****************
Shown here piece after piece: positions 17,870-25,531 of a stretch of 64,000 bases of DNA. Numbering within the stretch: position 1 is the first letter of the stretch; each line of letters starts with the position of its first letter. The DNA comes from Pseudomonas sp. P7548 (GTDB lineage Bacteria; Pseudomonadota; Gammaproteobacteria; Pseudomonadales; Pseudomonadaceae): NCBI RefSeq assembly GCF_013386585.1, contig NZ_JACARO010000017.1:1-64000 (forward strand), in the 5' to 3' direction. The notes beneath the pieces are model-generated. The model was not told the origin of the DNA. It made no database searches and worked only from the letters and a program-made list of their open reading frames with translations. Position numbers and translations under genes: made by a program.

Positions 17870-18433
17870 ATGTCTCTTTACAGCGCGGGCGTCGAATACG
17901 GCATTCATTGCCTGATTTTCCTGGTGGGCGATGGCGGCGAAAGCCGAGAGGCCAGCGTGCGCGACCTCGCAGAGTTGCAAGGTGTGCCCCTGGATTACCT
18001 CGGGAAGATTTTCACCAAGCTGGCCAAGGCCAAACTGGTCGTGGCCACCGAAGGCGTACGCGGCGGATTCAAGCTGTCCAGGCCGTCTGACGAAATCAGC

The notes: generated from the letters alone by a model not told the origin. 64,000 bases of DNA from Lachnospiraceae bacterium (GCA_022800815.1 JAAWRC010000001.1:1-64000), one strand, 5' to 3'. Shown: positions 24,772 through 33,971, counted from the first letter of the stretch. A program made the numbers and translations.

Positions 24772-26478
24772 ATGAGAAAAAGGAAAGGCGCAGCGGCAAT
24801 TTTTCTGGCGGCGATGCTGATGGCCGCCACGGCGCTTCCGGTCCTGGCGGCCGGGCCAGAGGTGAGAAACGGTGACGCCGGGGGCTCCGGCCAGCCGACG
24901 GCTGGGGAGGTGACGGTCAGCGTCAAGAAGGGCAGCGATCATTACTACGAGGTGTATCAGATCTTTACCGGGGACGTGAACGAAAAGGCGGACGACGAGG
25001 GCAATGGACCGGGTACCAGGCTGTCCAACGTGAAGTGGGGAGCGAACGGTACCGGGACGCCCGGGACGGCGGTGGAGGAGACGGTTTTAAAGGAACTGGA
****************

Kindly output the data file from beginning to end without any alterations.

Shown here piece after piece: positions 17,870-25,531 of a stretch of 64,000 bases of DNA. Numbering within the stretch: position 1 is the first letter of the stretch; each line of letters starts with the position of its first letter. The DNA comes from Pseudomonas sp. P7548 (GTDB lineage Bacteria; Pseudomonadota; Gammaproteobacteria; Pseudomonadales; Pseudomonadaceae): NCBI RefSeq assembly GCF_013386585.1, contig NZ_JACARO010000017.1:1-64000 (forward strand), in the 5' to 3' direction. The notes beneath the pieces are model-generated. The model was not told the origin of the DNA. It made no database searches and worked only from the letters and a program-made list of their open reading frames with translations. Position numbers and translations under genes: made by a program.

Positions 17870-18433
17870 ATGTCTCTTTACAGCGCGGGCGTCGAATACG
17901 GCATTCATTGCCTGATTTTCCTGGTGGGCGATGGCGGCGAAAGCCGAGAGGCCAGCGTGCGCGACCTCGCAGAGTTGCAAGGTGTGCCCCTGGATTACCT
18001 CGGGAAGATTTTCACCAAGCTGGCCAAGGCCAAACTGGTCGTGGCCACCGAAGGCGTACGCGGCGGATTCAAGCTGTCCAGGCCGTCTGACGAAATCAGC

The notes: generated from the letters alone by a model not told the origin. 64,000 bases of DNA from Lachnospiraceae bacterium (GCA_022800815.1 JAAWRC010000001.1:1-64000), one strand, 5' to 3'. Shown: positions 24,772 through 33,971, counted from the first letter of the stretch. A program made the numbers and translations.

Positions 24772-26478
24772 ATGAGAAAAAGGAAAGGCGCAGCGGCAAT
24801 TTTTCTGGCGGCGATGCTGATGGCCGCCACGGCGCTTCCGGTCCTGGCGGCCGGGCCAGAGGTGAGAAACGGTGACGCCGGGGGCTCCGGCCAGCCGACG
24901 GCTGGGGAGGTGACGGTCAGCGTCAAGAAGGGCAGCGATCATTACTACGAGGTGTATCAGATCTTTACCGGGGACGTGAACGAAAAGGCGGACGACGAGG
25001 GCAATGGACCGGGTACCAGGCTGTCCAACGTGAAGTGGGGAGCGAACGGTACCGGGACGCCCGGGACGGCGGTGGAGGAGACGGTTTTAAAGGAACTGGA